PARKERSBURG - Usually being at the top of a list is a good thing, but West Virginians in the market for auto insurance are not happy about being ranked high for car insurance premiums they pay compared to other states.
According to a 2012 CarInsuranceQuotes.com survey, Michigan residents paid out a median price of $4,409 annually for car insurance, which the survey says is about 8 percent of their income. Listed second is Louisiana, with customers paying out $2,912 for an annual premium, 5.5 percent of their income. Next on the list is Kentucky, with the median annual cost at $2,292, 4.5 percent of income followed by West Virginia with a median annual policy payout listed at $2,074, which, according to the survey, is 4.2 percent of income going to car insurance.
The least expensive state listed was Massachusetts with an annual median rate of $1,128, which is 1.4 percent of income paid for car insurance, according to the survey.
Dan McPherson, a State Farm Insurance Co. agent in Parkersburg, has been in the business for 38 years. He said there are a lot of variables that go into determining rates.
"One of several factors, in the case of auto insurance, is age. Teen-age drivers have the worst driving records (statistically; ages between 16-21 have more accidents and problems than any other of the age groups," McPherson said, noting gender is also a factor. Teen boys are at the top of the list. "Although that gap with the girls is closing in the last few years," he said.
The customer's driving record is also a factor, as well as the number of accidents, and citations.
"Where you live is also a factor, and the type of vehicle you drive, in the case of comprehensive and collision. The liability and medical is derived from the individual themselves," McPherson explained.
Insurance companies usually offer some options to help reduce rates for teens, in the case of State Farm, for example, there are good student discounts, driver's education discounts and an additional discount if the teen participates in the Steer Clear Program.
McPherson said there are a number of other options available to help customers reduce their auto insurance costs.
"As an individual, the longer they drive without an accident or citation, there are discounts if you have homeowners as well with the same company. We also offer discounts for vehicle use, number of miles driven in a year, to and from work, who is the primary driver, whether the teen is just an occasional or primary operator," McPherson said. "Other factors include the amount of coverage. There is a state minimum."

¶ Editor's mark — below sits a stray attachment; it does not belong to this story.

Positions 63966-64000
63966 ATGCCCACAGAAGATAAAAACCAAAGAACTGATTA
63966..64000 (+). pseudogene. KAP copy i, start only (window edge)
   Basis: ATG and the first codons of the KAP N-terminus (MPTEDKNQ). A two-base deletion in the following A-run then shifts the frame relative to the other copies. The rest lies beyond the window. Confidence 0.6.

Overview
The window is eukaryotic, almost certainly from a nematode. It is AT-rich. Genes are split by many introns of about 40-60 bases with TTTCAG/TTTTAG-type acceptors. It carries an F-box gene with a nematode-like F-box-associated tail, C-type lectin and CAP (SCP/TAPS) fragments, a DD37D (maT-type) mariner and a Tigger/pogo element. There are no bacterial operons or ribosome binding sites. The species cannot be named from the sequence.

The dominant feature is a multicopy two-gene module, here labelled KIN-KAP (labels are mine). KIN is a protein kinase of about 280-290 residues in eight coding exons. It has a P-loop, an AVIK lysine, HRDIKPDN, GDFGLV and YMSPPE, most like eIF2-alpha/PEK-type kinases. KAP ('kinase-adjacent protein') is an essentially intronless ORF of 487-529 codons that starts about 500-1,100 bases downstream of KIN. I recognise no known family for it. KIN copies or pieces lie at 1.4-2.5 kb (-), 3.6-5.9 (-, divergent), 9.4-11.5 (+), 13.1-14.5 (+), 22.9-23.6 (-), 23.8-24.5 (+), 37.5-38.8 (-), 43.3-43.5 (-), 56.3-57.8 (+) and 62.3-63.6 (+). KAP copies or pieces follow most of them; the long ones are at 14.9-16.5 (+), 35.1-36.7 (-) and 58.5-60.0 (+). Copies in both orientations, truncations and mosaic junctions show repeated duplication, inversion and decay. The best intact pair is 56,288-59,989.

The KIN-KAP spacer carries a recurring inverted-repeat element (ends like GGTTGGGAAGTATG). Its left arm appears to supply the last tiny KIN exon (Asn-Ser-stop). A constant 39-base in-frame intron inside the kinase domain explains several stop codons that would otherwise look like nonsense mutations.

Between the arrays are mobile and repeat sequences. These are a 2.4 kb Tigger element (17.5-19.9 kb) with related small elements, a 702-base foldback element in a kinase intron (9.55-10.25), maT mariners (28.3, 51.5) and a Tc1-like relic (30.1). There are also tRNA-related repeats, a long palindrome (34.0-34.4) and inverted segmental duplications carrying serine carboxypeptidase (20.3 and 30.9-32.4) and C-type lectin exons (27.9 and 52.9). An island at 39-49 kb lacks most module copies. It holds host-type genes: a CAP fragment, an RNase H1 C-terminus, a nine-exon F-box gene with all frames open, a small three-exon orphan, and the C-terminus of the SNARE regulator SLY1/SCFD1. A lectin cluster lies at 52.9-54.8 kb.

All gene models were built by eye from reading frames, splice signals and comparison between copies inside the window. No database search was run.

The state of West Virginia does require auto insurance. The minimum for liability is $20,000 a person, $40,000 for accident and $10,000 for property damage. There is a penalty for not having insurance.
McPherson said he recommends everyone sit down with their insurance agent or company and review their policies annually to assure they have adequate coverage and make sure they are taking advantage of of all available discounts.
To reduce the number of miles driven, consider joining a car or van pool, riding a bike or taking public transportation to work. If you reduce your total annual driving mileage enough, you may lower your premiums.
"The coverage and deductible you choose all play a role in your premium. If you are looking at ways to cut your premium they can consider increasing their deductible," said Amy Preddy, State Farm media specialist.
That also means you may be responsible for a larger sum upfront payment if you file a claim.
"Just consider the cost, that it's worth it," McPherson noted. "You are taking some risk, if you have a collision and you have to pay upfront, it's not right for everyone, but it is an option."
Generally, insurance costs more for vehicles susceptible to damage, occupant injury, or theft, and insurance will cost less for those that fare better than the norm. The Insurance Institute for Highway Safety offers online picks each year.
Some insurers even provide discounts for certain professions.
Uninsured drivers cause higher premiums because they didn't pay their share for accidents they caused. According to the Insurance Research Council, an estimated 24 percent of drivers are uninsured in Oklahoma and Florida. Maine and Massachusetts have the lowest rate of uninsured drivers, about 4.5 percent.